Definition of calculus
calculiplay \-ˌlī, -ˌlē\ also
1a : a method of computation or calculation in a special notation (as of logic or symbolic logic)b : the mathematical methods comprising differential and integral calculus —often used with the
2 : calculation … even political conservatives agree that an economic calculus must give way to a strategic consciousness when national or global security is at stake. — Stephen H. Schneider
3a : a concretion usually of mineral salts around organic material found especially in hollow organs or ductsb : 1tartar 1
4 : a system or arrangement of intricate or interrelated parts
Examples of calculus in a Sentence
by my calculus the more efficient air conditioner will have paid for itself within a span of five years
Recent Examples of calculus from the Web
The domestic calculus changed and Germans now support marriage equality But now, according to a 2017 survey, 83 percent of Germans support full marriage rights for same-sex couples.
Public outrage in the U.S. over the captivity and death of a college student may now change his calculus.
With college costs skyrocketing and post-college job prospects diminishing, many people have asked the question of whether the expense of four years studying subjects like Shakespeare and calculus are worth the investment.
Under the ruthlessly efficient political calculus, that makes Labrador the potentially stronger candidate.
His course load has included all honors classes and one AP — AP calculus.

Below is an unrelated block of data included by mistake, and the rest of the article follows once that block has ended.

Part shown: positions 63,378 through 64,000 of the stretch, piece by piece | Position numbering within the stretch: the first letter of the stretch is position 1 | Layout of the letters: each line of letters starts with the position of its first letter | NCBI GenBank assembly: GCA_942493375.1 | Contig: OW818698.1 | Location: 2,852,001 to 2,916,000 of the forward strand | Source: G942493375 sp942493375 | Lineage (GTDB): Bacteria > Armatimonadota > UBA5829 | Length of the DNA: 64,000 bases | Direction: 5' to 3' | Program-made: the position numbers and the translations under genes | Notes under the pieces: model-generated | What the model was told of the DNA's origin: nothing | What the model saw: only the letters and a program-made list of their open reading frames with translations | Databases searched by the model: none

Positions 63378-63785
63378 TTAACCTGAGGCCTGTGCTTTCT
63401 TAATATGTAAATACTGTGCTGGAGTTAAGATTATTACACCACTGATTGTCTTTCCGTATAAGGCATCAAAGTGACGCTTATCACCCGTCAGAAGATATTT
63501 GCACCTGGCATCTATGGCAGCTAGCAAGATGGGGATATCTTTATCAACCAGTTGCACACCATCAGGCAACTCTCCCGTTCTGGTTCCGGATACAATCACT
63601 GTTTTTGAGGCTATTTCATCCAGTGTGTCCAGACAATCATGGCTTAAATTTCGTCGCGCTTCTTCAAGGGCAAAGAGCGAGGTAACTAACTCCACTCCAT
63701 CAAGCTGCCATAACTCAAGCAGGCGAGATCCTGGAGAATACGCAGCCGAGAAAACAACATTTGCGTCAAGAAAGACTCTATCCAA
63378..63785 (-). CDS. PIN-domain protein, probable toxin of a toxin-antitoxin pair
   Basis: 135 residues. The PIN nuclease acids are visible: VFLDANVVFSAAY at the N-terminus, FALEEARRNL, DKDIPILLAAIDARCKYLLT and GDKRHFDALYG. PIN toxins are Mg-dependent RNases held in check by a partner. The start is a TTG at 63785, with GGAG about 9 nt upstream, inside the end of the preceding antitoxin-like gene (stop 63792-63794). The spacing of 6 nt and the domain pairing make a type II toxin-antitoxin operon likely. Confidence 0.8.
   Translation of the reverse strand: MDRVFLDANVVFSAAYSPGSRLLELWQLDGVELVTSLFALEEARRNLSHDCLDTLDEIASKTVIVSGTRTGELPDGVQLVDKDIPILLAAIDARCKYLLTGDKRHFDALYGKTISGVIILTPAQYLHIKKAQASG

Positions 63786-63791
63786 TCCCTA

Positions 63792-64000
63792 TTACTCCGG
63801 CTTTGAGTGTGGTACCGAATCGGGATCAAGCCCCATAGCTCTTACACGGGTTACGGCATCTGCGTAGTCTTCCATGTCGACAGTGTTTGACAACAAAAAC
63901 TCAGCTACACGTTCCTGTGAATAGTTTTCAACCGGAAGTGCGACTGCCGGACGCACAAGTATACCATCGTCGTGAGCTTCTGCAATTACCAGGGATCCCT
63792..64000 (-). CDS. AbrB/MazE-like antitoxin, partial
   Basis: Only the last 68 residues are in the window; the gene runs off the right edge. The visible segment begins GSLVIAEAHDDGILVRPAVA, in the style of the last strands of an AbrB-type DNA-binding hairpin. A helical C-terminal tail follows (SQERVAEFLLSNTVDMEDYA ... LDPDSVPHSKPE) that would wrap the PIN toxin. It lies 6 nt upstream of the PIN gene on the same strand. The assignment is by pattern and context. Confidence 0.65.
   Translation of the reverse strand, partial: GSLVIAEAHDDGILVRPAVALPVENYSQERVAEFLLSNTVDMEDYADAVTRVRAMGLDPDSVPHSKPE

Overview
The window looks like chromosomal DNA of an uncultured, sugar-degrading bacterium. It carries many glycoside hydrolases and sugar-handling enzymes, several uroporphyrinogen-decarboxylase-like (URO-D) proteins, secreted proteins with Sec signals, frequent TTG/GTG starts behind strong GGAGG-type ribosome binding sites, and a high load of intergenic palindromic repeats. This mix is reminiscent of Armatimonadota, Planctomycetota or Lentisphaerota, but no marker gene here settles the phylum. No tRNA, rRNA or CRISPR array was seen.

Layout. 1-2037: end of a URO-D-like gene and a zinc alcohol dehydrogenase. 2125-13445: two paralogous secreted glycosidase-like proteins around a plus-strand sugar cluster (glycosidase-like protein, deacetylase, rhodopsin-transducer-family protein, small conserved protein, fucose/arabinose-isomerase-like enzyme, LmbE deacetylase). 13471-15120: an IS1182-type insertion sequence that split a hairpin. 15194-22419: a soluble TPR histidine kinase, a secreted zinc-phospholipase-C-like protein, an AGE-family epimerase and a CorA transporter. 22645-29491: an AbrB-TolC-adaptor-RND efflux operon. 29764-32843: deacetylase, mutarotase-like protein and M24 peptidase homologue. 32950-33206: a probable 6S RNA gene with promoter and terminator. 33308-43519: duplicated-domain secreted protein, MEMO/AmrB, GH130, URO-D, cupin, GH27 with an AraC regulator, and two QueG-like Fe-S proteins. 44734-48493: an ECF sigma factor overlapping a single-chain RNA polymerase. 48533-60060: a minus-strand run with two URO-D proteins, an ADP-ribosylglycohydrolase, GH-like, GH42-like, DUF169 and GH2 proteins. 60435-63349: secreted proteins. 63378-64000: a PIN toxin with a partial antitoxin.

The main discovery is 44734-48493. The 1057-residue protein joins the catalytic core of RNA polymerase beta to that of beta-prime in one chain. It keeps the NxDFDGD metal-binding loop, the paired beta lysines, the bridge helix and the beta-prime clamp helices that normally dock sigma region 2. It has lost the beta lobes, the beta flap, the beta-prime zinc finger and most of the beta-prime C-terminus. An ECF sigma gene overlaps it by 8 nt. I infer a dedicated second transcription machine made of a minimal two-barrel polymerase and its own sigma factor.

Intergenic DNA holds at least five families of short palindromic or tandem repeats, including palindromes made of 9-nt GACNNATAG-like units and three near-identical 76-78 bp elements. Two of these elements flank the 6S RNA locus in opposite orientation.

His courses this year included AP calculus BC, AP U.S. government/economics and marine biology.
So withdrawing from the Paris deal should not meaningfully change that political calculus, in this view.
The president evidently intends to follow his own misguided calculus.
These example sentences are selected automatically from various online news sources to reflect current usage of the word 'calculus'. Views expressed in the examples do not represent the opinion of Merriam-Webster or its editors. Send us feedback.
Did You Know?
In Latin calculus meant “pebble.” Because the Romans used pebbles to do addition and subtraction on a counting board, the word became associated with computation. Other English derivatives include calculator and calculation. Calculus itself has been borrowed into English as a medical term that refers to masses of matter in the body such as kidney stones (a straightforward extension of the meaning “pebble”) and to refer to a system of mathematical computation.
Origin and Etymology of calculus
Latin, stone (used in reckoning)
First Known Use: 1666See Words from the same year
CALCULUS Defined for English Language Learners
Definition of calculus for English Language Learners
: an advanced branch of mathematics that deals mostly with rates of change and with finding lengths, areas, and volumes
CALCULUS Defined for Kids
Definition of calculus for Students
: a branch of mathematics that deals mostly with rates of change and with finding lengths, areas, and volumes
Seen and Heard
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